Book Image

Getting Started with Python

By : Fabrizio Romano, Benjamin Baka, Dusty Phillips
Book Image

Getting Started with Python

By: Fabrizio Romano, Benjamin Baka, Dusty Phillips

Overview of this book

This Learning Path helps you get comfortable with the world of Python. It starts with a thorough and practical introduction to Python. You’ll quickly start writing programs, building websites, and working with data by harnessing Python's renowned data science libraries. With the power of linked lists, binary searches, and sorting algorithms, you'll easily create complex data structures, such as graphs, stacks, and queues. After understanding cooperative inheritance, you'll expertly raise, handle, and manipulate exceptions. You will effortlessly integrate the object-oriented and not-so-object-oriented aspects of Python, and create maintainable applications using higher level design patterns. Once you’ve covered core topics, you’ll understand the joy of unit testing and just how easy it is to create unit tests. By the end of this Learning Path, you will have built components that are easy to understand, debug, and can be used across different applications. This Learning Path includes content from the following Packt products: • Learn Python Programming - Second Edition by Fabrizio Romano • Python Data Structures and Algorithms by Benjamin Baka • Python 3 Object-Oriented Programming by Dusty Phillips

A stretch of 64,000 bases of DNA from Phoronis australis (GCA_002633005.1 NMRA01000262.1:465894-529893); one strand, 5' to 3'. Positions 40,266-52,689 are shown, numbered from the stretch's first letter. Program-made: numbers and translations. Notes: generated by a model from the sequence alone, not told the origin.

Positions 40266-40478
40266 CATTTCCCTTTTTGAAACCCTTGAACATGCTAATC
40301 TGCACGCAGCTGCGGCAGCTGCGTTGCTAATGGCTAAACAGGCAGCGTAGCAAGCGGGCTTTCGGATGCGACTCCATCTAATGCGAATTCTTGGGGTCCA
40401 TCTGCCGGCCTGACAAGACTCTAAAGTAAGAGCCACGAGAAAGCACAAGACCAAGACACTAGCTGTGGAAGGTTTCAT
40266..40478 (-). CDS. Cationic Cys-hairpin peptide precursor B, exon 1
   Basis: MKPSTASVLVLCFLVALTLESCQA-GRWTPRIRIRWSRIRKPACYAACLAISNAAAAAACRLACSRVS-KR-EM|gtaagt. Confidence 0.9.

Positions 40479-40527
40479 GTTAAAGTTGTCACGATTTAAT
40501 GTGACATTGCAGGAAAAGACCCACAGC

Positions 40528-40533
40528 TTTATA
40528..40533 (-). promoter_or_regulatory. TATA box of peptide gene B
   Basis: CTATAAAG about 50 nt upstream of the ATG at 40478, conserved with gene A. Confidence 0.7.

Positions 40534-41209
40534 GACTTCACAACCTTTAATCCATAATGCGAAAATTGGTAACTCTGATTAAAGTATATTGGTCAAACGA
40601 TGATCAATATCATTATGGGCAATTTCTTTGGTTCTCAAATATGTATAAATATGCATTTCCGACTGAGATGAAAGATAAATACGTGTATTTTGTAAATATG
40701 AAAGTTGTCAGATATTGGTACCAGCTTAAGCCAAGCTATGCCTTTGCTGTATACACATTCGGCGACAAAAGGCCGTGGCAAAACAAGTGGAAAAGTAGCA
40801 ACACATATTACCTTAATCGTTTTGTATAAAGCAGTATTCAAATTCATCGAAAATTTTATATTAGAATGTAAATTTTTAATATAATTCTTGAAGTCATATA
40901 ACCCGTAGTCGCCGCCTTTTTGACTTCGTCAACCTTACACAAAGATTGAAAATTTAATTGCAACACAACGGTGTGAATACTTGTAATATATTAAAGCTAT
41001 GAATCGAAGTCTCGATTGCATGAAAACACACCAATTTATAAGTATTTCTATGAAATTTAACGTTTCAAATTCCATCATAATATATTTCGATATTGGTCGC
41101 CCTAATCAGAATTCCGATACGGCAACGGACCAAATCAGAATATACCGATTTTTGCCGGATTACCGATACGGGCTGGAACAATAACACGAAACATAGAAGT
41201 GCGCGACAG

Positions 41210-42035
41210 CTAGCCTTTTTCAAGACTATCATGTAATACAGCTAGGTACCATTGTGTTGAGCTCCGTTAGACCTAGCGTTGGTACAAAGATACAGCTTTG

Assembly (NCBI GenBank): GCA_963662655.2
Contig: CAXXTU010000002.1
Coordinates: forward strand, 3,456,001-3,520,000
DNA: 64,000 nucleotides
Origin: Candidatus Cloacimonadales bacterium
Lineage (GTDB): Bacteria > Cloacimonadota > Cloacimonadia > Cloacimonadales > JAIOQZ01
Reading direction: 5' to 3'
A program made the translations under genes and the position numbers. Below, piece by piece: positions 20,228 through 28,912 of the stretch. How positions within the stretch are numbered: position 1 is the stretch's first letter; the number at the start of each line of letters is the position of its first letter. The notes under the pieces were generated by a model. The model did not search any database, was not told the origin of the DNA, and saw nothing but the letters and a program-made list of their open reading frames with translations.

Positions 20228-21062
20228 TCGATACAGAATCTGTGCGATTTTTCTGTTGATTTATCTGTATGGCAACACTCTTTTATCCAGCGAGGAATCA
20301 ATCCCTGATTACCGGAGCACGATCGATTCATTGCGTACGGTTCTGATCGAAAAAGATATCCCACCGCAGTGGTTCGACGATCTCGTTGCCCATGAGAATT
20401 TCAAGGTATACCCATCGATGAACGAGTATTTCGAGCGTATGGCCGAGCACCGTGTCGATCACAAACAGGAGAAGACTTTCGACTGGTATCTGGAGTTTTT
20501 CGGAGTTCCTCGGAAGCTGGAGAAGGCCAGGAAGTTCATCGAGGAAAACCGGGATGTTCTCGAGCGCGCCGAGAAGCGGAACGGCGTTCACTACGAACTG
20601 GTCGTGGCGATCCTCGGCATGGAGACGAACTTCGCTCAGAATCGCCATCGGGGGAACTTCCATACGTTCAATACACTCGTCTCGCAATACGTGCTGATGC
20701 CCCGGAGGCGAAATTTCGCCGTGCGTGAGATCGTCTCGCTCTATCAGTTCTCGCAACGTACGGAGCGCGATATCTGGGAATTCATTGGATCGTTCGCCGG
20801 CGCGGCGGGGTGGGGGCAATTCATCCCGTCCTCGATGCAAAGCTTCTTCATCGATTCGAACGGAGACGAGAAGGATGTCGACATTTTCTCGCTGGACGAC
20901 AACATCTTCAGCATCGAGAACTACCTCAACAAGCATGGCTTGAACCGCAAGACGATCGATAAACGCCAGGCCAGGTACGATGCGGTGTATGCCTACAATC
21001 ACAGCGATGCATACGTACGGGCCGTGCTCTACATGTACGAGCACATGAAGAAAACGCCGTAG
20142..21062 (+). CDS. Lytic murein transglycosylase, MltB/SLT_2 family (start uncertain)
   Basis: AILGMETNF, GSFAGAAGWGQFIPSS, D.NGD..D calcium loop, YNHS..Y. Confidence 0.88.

Table of Contents (31 chapters)
Title Page
Copyright and Credits
About Packt
Stacks and Queues
Hashing and Symbol Tables

Third-party libraries

Python ships with a lovely standard library, which is a collection of packages and modules that are available on every machine that runs Python. However, you'll soon find that it doesn't contain everything you need. When this happens, you have two options:

  • Write a supporting package yourself
  • Use somebody else's code

We won't be covering the details about turning your packages into libraries, but if you have a problem you need to solve and you don't feel like coding it (the best programmers are extremely lazy and prefer to reuse existing, proven code, rather than write their own), you can probably find the library you want on the Python Package Index (PyPI) at Once you've identified a package that you want to install, you can use a tool called pip to install it. However, pip does not come with Python, but Python 3.4 and higher contain a useful tool called ensurepip. You can use this command to install it:

$python -m ensurepip

This may fail for you...